In many ways, there is only one question any manager need ask: How do I make my team members’ lives easier—physically, cognitively, and emotionally? Research shows that this “servant leader” mentality and disposition enhances both team performance and satisfaction.5 Moreover, studies also suggest that managers themselves are happier and find their roles more meaningful when they feel they are helping other people.
Even though most business schools, executive training courses, and leadership programs espouse servant leadership, few bosses manage to fully commit to it. Perhaps that’s no surprise. In most organizations, the average manager has neither the incentives nor the skills to focus on employee happiness. Consider how most businesses make promotion decisions: people who get ahead tend to be either current high performers or those who appear most leader-like. Sadly, neither of these traits correlates well with servant leadership. For example, research suggests that the most productive individuals typically have high levels of technical skills and personal drive, but only 30 percent of them are likely to become the kind of leaders that prioritize and support employee satisfaction.6 Moreover, Gallup research contends that only one in ten people possesses the necessary traits that great managers exhibit, traits that include building relationships that create trust, open dialogue, and transparency.7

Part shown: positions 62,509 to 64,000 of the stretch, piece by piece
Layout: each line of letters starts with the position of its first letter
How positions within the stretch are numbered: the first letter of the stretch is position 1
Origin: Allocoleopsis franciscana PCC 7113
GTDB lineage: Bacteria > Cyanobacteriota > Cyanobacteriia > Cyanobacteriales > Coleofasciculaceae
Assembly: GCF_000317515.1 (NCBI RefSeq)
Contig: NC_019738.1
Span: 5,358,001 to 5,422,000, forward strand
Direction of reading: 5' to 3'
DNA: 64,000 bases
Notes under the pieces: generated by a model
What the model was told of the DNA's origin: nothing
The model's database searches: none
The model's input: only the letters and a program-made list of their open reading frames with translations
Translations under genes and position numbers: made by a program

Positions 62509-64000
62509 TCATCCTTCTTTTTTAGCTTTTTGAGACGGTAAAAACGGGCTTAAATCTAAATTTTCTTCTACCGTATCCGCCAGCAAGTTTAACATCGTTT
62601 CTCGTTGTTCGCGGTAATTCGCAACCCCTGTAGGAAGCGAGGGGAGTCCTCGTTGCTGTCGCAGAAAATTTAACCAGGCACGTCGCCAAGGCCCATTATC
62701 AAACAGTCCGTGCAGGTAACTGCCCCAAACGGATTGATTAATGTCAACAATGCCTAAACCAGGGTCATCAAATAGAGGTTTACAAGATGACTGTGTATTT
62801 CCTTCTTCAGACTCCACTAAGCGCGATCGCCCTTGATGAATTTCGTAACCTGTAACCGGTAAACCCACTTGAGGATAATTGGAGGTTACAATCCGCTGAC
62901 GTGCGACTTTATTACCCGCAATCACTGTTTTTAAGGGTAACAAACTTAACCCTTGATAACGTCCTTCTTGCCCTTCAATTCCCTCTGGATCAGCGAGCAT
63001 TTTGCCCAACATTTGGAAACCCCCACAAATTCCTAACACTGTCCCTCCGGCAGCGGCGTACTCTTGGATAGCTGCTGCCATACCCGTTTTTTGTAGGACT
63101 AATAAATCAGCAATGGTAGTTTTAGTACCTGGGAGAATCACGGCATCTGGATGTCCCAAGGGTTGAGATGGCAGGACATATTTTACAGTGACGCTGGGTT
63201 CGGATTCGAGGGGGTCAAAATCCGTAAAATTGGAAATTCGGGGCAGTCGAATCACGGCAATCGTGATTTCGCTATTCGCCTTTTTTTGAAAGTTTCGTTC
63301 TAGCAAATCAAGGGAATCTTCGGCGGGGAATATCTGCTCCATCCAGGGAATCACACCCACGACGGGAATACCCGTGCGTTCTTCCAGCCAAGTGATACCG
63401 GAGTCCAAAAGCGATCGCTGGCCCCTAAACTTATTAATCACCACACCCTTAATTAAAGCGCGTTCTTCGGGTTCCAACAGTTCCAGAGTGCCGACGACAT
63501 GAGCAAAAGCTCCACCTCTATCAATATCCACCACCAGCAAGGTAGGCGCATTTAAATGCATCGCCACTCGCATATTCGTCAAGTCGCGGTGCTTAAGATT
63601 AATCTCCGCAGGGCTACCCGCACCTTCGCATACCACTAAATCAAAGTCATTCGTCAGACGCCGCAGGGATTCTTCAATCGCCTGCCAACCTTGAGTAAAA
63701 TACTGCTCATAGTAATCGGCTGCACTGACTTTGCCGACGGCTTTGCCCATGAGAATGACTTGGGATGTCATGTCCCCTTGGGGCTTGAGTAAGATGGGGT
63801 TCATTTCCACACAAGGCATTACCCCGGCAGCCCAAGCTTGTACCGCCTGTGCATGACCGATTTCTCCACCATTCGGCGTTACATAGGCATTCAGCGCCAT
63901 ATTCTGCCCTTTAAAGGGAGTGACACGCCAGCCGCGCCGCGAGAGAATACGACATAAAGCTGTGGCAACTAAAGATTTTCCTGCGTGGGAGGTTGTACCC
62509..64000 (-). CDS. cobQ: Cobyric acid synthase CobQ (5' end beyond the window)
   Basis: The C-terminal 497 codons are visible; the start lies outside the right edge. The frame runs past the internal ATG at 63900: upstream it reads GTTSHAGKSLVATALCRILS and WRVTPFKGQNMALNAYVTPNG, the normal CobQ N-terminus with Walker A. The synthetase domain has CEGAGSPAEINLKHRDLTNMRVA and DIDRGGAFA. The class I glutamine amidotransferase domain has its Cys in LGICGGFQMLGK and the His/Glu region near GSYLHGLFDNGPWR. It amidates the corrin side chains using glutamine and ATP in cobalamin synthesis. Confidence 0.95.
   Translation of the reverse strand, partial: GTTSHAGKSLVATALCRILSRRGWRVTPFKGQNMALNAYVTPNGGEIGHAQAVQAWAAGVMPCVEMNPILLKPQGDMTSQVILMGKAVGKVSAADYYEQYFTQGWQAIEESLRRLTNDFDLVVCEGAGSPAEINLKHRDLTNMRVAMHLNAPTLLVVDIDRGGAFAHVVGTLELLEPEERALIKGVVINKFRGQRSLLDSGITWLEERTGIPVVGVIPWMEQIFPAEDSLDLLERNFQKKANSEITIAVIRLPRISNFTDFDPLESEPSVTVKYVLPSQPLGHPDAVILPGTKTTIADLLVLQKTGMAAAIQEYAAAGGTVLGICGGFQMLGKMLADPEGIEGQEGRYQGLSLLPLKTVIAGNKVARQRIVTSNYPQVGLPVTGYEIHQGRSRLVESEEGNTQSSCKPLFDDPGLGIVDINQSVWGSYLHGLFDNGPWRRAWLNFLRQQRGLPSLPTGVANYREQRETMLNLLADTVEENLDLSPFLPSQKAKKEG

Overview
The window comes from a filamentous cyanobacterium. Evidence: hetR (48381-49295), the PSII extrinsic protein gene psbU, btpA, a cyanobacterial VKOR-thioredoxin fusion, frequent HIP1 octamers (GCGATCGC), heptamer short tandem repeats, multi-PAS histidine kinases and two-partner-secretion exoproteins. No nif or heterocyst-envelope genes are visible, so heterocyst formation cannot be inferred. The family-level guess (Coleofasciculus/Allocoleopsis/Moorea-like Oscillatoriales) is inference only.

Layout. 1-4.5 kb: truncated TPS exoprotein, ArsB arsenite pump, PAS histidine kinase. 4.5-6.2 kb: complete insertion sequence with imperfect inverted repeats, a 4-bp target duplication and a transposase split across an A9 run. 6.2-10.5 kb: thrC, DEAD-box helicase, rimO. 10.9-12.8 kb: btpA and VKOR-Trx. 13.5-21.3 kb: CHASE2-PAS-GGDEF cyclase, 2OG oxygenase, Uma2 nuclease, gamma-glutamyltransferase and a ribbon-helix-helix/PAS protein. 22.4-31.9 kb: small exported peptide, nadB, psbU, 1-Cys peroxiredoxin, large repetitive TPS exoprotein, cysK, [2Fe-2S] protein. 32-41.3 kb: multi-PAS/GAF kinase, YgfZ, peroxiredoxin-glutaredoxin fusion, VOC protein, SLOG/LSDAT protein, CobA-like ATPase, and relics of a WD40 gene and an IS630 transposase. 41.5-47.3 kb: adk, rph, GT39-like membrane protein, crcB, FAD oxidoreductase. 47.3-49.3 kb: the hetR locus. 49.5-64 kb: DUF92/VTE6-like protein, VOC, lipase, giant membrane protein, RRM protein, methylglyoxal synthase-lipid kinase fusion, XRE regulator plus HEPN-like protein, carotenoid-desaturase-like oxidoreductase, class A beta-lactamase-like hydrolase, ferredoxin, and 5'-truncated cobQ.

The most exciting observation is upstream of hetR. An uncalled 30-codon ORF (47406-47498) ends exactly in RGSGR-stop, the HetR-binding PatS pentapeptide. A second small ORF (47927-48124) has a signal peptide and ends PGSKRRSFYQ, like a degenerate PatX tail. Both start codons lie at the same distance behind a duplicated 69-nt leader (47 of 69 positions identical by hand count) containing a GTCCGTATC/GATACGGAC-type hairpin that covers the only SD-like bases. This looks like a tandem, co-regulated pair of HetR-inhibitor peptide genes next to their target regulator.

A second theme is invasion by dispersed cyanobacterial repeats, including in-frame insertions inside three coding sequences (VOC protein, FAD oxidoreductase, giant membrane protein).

People are also more likely to be promoted when they exhibit self-confidence, build extensive networks, and navigate organizational politics with ease. Creating a sense of personal power and toughness can have positive outcomes for leaders, particularly if they are confronted with an unchanging status quo. But such self-orientation is the polar opposite of what is required for building trust. Organizational psychologist Tomas Chamorro-Premuzic suggests that many leaders achieve their positions by being self-centered, overconfident, narcissistic, arrogant, manipulative, and risk-prone.8
So even if a manager believes, in their heart of hearts, that the right thing is to support their team members and enhance their job satisfaction, it might be hard for them to resist the siren call of a more authoritative style that seems to give them a better chance of recognition. Moreover, if they have previously excelled in their individual performance, this same manager and leader may have to improve their emotional intelligence and actively change their attitude to discern the frequent occasions when a softer touch is more effective than a tougher stance. All of which is more difficult because of the scarcity of role models to learn from within most organizations. The self-centered approach gets perpetuated by the hiring practices and performance evaluations of many organizations. In fact, companies fail to choose the right talent for management positions 82 percent of the time.9
Organizations that allow such dynamics to persist miss out on the upside of employee satisfaction. At the extreme, these organizations also risk creating or enabling a toxic culture that can lead to serious performance and health issues—and even death.